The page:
Northern Europe’s largest air force exercises got underway in the Arctic on Monday, just as Norway’s Northern Brigade also kicked off a military drill in the area as well. The two are not connected and military officials have insisted that Russia should not view such exercises as a provocation.
Newspaper Aftenposten reported over the weekend that the Russians, on the contrary, are ridiculing how US Marines, who have also been training in Norway’s Arctic regions this past winter, experienced rough conditions on the tundra of Finnmark. The weather reportedly came as a shock, they froze and much of their equipment didn’t function as intended in the icy climate.
Russian news bureau Ria Novosti jokingly questioned whether the equipment had been tested in either Hawaii or Florida, while other Russian media, according to Aftenposten’s correspondent in Moscow, claimed it was all a “ridiculous fiasco.” US Marine Corps Major Richard K Ulsh told Norwegian Broadcasting (NRK) that the exercises were meant to reveal weaknesses, and that the US equipment will be improved.
The US Marines’ current presence in Norway, through what Norwegian officials call a “rotation” of soldiers based at Værnes near Trondheim, has been controversial. Member of Parliament Kirsti Bergstø of the Socialist Left party (SV) told NRK on Monday that it “doesn’t build much confidence that they were so poorly prepared to be able to defend us if needed.” She claimed that’s “no argument for ongoing exercises so close to the Russian border. They can find snow and cold weather farther south in Norway, too.”
‘Arctic Challenge’ takes off
On Monday, meanwhile, more exercises were launched by Norway, Sweden and Finland in their so-called Arctic Challenge Exercise 2017. It involves more than 1,000 participants and 100 military aircraft from 11 countries, all coordinated by the three host countries. “We invited other allied nations, and interest has been very strong,” Major Vegard Bøthun of the Norwegian Air Force told NRK.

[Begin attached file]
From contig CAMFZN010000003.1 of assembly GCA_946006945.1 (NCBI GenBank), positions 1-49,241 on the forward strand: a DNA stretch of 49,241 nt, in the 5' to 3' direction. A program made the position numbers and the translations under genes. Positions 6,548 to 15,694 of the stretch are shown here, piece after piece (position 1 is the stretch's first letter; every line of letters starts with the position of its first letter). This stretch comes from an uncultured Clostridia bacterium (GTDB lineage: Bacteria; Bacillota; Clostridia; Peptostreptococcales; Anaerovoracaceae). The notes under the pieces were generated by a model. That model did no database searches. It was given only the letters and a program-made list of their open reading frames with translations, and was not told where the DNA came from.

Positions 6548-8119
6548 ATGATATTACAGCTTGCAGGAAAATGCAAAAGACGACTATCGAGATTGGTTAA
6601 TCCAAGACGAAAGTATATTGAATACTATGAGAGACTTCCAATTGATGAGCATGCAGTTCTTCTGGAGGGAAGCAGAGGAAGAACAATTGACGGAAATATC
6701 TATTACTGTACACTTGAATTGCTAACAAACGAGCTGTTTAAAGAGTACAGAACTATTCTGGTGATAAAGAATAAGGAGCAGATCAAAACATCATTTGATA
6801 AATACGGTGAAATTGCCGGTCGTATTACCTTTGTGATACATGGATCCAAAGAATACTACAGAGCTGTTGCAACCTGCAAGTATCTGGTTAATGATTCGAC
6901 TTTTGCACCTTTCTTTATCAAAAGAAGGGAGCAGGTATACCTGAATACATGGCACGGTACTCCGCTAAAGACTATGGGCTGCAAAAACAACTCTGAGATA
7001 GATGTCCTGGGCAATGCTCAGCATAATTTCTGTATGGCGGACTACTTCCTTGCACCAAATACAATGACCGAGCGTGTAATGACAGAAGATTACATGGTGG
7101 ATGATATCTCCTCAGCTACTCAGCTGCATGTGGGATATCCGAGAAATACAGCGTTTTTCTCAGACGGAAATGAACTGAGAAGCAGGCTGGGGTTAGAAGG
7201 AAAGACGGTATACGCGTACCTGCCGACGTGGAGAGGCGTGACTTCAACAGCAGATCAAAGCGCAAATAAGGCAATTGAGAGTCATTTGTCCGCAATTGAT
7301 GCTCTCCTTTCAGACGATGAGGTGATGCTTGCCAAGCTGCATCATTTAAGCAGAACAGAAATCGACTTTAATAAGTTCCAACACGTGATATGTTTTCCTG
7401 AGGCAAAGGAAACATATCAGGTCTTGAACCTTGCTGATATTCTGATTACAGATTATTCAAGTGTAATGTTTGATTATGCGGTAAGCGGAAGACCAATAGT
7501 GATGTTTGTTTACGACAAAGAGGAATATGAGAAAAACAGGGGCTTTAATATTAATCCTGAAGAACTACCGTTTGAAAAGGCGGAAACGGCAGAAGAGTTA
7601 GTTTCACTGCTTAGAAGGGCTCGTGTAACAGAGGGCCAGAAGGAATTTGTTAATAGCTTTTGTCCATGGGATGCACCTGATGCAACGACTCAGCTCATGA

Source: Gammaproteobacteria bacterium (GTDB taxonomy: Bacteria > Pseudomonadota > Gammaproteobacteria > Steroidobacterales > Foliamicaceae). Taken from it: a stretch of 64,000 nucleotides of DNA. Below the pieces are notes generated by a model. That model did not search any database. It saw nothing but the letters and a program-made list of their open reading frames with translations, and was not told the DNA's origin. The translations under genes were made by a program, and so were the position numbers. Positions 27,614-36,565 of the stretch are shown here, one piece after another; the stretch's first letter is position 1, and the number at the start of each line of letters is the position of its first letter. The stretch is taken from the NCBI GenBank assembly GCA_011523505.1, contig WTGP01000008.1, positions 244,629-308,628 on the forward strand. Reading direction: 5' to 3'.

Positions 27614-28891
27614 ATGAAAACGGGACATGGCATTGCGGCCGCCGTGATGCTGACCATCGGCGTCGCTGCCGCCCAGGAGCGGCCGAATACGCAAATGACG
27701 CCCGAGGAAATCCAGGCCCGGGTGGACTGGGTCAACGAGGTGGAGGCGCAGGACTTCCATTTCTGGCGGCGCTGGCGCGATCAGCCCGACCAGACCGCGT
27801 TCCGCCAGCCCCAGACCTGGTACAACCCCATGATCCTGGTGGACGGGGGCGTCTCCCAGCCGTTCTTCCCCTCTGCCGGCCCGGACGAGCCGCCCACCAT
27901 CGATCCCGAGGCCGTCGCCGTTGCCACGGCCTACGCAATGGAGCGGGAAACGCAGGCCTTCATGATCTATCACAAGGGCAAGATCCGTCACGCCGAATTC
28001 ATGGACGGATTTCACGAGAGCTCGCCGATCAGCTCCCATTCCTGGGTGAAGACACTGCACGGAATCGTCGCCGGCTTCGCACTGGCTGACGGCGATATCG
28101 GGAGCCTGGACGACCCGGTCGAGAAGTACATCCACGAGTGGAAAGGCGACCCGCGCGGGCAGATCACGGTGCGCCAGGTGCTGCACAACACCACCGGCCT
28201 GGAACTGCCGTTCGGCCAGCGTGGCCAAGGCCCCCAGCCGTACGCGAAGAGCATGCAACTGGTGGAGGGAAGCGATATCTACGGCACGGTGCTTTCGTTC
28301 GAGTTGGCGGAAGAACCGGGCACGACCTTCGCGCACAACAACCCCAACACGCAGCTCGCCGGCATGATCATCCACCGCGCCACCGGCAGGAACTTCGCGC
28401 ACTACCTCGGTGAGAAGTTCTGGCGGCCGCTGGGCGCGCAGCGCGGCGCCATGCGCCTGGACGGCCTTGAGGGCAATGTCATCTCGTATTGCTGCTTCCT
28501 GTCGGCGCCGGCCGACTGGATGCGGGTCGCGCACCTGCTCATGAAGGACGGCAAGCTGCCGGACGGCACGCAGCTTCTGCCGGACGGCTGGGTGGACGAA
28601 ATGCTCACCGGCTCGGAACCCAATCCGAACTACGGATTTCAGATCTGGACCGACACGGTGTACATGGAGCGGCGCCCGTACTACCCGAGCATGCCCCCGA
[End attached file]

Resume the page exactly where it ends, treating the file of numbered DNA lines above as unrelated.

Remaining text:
Fighter jets, bombers, transport planes and aircraft geared for electronic warefare will be taking off from Bodø in Norway, Luleå in Sweden and Rovaniemei in Finland in the exercises that will run until June 2. Among them will be an American B-52H bomber, according to NRK, that won’t land at any of the bases but will take part in a specific assignment towards the end of the exercises.
‘Snap drill,’ too
The Arctic Challenge exercises are all separate, however, from a “snap drill” called by the Norwegian Army Sunday evening that involves moving tanks and other military vehicles to the Evenes Airport that serves Narvik and Harstad. “It has nothing to do with the Arctic Challenge exercise,” Lt Col Ole Johan Skogmo of the Norwegian Army told the Kirkenes-based Independent Barents Observer.
The drill, rather, involves around 200 soldiers from Norway’s Northern Brigade who will be moving equipment including tanks and infantry fighting vehicles from their camp in inner-Troms County to the Evenes Airport, which will serve as the High North forward base for Norway’s new F35 fighter jets. Skogmo said the tanks and armoured vehicles will return to the camp on Tuesday.
Even more major military exercises are planned for next year, when Norway will host NATO’s high-profile Trident Juncture exercise. It will involve around 35,000 soldiers from as many as 30 countries.